French Foreign Minister Laurent Fabius said French troops were not intended to replace the African operation.

"We must, as quickly as possible, furnish the logistical and financial means required by the Malian army and (the African mission)," he said, calling on donors to make commitments at a Jan. 29 conference in Ethiopia.

Mali's north has been occupied by a mix of gunmen since rebels bolstered with weapons seized from Libya after the 2011 fall of Muammar Gaddafi took up arms last year.

Separatist rebels who launched the fighting were soon sidelined by the Islamist alliance of al Qaeda's North African wing AQIM and home-grown Malian groups Ansar Dine and MUJWA.

Heads of state are expected to formally confirm pledges to dispatch some 5,000 African soldiers to join French forces.

"We must intervene because no economic revival, no region in the world will be safe if the Sahel goes over to the wrong side," said Ivory Coast President Alassane Ouattara.

Nigeria and Togo have already started their deployments, with Niger, Burkina Faso and Chad expected soon. But a Western diplomat said plans for the mission were "fluid".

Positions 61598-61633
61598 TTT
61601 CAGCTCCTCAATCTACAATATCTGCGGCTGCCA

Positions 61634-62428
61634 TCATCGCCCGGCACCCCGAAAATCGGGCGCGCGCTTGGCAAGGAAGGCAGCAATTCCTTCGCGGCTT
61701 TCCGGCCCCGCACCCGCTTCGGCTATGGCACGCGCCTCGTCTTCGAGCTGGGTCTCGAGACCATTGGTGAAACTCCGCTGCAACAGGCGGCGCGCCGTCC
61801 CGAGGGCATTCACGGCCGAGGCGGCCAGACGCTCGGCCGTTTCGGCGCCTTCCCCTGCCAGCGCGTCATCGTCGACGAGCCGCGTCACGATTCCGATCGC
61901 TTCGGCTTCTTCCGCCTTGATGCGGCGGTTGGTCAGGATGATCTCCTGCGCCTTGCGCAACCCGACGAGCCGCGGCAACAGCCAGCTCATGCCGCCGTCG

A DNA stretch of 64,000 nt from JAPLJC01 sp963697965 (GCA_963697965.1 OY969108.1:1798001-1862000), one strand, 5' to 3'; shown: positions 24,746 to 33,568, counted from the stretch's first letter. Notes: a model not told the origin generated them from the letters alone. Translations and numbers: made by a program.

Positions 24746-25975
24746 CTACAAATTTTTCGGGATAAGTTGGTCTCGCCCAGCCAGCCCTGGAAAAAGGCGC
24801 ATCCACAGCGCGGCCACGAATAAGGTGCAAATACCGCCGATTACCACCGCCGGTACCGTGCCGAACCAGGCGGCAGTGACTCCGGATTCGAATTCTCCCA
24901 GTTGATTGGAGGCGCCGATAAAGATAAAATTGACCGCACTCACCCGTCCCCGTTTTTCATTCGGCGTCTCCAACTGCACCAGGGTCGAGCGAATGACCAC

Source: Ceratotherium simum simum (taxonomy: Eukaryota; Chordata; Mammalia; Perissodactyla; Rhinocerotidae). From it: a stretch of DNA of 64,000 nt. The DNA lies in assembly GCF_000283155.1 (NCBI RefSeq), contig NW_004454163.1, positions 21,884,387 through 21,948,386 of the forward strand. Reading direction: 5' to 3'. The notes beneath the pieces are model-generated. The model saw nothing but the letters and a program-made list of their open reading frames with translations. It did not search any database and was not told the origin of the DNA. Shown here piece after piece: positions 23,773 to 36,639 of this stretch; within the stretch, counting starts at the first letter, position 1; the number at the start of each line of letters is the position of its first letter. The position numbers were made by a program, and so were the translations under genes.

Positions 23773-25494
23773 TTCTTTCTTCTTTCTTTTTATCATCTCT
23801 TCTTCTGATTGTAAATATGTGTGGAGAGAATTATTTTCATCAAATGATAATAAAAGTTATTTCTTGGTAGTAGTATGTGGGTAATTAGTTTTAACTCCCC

"The troops are meant to go with 10-day self-sufficiency. But there's nothing in place to say what happens after," the diplomat said. "Who's going to pay for this, and what mechanisms are going to pay for it? The money is a big question."

WAITING FOR AMMUNITION

Underscoring the scale of the challenge, two other diplomats said Senegal's deployment was being held up by the lack of ammunition for their artillery. "They are waiting for it to be delivered," said one.

The bombing of a rebel column by French war planes and helicopters has halted an advance towards the central towns of Mopti and Sevare. Air raids and the deployment of French ground troops have helped Mali's disorganised army fight back.

The town of Konna was seized back from the insurgents earlier this week, but there were conflicting reports on Saturday about the situation in another town, Diabaly.

Malian military sources said French and Malian forces had entered Diabaly after it was abandoned by the insurgents on Friday following a number of French air strikes.